Construction starts on Jules Horowitz
21 March 2007
Work began today to build a research reactor in France, meant to maintain European skills and aid the development of advanced new reactor designs.
The Eur500 million Jules Horowitz Reactor (RJH) - named after the French reactor physics research pioneer - will be a 100 MWt light water cooled materials test reactor at the Cadarache site in southern France. Operated by the French Commissariat à l'énergie atomique (Atomic Energy Commission, CEA) it will replace the 70 MWt Osiris reactor, which itself took over some of the roles of the 35MWt Siloé reactor.
Upon operation in 2014, RJH would be a versatile research tool, designed to be adaptable for as-yet unimagined uses over a lifetime of 50 years. It may be used by nuclear utilities, nuclear steam system suppliers, nuclear fuel fabricators, research organisations and safety authorities.
Its primary uses will be research into the performance of nuclear fuel at existing reactors, testing designs for fuel for future reactors and the production of radioisotopes for use in medicine.
The construction of RJH is funded by a consortium of CEA (50%), Electricité de France (20%), EU research institutes (20%) and Areva (10%).
|Jules Horowitz Reactor
Designed to safety standards as demanding as those of new nuclear power stations and for a lifetime of 50 years, the Jules Horowitz Reactor (RJH) will be the most advanced in Europe and the first built for many years.
RJH is designed to be highly versatile - the whole reactor block between coolant inlet and outlet is dismountable and changeable to allow scope for future improvements.
Reactor fuel takes the form of cylinders of six concentric curved fuel plates hot-rolled from uranium alloys enriched to up to 20% U-235. 46 cylinders fit in the one-piece aluminium alloy core rack, amounting to a total mass of 21 kg U-235. The dismountable core is partly surrounded by a beryllium reflector. Fuel to that design will not be available for RJH's first core. Instead it will operate on uranium silicide fuel enriched to 27%.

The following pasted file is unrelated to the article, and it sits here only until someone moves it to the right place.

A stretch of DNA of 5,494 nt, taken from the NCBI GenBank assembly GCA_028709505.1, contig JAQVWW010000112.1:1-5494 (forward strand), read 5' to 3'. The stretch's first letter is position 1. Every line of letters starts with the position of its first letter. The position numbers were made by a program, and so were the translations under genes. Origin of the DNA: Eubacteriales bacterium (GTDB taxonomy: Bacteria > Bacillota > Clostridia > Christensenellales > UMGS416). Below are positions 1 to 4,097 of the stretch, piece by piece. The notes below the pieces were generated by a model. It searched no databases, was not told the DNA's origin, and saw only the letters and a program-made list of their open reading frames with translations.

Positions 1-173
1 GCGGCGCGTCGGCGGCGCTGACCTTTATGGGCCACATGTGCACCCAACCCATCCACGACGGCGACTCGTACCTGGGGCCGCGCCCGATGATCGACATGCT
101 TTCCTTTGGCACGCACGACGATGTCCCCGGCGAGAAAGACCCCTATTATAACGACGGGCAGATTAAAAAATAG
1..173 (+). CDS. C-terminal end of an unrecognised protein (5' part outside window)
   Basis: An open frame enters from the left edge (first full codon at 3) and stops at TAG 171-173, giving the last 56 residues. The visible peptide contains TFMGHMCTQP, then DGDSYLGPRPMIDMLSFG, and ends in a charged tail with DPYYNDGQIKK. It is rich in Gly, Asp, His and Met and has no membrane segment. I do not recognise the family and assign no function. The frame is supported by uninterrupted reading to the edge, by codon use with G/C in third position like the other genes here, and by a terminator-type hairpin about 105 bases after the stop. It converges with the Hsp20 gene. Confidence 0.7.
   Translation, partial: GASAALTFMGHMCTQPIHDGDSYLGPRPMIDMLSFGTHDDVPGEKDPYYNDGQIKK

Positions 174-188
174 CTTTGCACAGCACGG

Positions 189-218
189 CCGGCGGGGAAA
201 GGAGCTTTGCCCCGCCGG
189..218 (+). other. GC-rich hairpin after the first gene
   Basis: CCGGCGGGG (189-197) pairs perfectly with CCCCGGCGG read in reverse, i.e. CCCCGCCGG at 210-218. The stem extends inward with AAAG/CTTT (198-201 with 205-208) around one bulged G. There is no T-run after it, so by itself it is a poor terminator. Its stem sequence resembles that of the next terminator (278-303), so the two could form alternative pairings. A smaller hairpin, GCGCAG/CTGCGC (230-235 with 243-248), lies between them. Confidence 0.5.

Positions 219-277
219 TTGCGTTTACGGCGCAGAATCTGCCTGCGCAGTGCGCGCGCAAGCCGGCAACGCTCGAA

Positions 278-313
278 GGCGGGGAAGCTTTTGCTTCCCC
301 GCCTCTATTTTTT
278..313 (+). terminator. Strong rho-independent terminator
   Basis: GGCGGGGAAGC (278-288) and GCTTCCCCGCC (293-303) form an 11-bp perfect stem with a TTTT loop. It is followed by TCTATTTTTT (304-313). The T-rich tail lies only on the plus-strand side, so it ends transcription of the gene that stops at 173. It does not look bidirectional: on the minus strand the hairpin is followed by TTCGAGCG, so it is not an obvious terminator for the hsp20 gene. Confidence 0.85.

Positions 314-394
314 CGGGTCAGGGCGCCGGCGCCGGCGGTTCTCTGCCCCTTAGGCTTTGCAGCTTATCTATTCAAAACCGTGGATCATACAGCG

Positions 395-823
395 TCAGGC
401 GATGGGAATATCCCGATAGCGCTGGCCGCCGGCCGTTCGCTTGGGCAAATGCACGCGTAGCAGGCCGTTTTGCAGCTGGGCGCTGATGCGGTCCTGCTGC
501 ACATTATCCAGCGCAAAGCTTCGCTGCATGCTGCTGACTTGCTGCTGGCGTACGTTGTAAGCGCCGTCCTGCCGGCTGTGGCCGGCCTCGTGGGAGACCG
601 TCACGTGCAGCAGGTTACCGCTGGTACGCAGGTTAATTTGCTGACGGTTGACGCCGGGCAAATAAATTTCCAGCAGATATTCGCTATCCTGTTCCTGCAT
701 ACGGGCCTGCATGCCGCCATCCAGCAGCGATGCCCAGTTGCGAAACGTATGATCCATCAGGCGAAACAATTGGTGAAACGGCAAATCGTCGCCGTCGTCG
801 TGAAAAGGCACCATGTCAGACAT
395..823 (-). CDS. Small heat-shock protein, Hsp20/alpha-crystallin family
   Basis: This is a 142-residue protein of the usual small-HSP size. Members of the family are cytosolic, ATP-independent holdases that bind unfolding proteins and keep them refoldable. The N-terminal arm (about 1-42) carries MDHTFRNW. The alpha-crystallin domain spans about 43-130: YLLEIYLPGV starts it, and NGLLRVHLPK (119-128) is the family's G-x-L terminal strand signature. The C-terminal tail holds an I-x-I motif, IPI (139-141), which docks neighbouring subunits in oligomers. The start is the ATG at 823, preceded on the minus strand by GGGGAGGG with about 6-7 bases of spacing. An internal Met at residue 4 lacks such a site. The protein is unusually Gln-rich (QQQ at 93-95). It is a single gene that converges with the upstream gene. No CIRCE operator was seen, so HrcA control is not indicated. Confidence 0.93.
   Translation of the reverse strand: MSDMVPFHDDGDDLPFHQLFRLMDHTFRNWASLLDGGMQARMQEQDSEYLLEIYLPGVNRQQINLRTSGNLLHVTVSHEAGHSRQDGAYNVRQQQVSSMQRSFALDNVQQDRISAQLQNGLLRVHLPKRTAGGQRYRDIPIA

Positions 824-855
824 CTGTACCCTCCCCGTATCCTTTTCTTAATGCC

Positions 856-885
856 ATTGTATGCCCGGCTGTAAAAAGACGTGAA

The core rack provides space for two experimental devices, while ten can be simultaneously inserted in the core, in the centres of fuel cylinders.
High temperature materials experiments carried out under high neutron flux and at temperatures of up to 1000 degress Celsius. This work will help to qualify materials such as ceramics for use in future nuclear power reactors.
In-core irradiation tests of materials under stress. These will enable scientists to predict the effect of radiation on materials used in various parts of the nuclear industry.
Thermal and mechanical tests on light-water reactor fuel used in existing power reactors under various conditions. These will be carried out in connection with a fission product laboratory.
Tests on proposed fuels for very high temperature gas-cooled Generation-IV reactors which could come into use around 2040.
The production of radioisotopes for use in nuclear medicine across Europe as part of European strategy to coordinate their production with leading facilities in the Netherlands.
Commissariat à l'énergie atomique (CEA)
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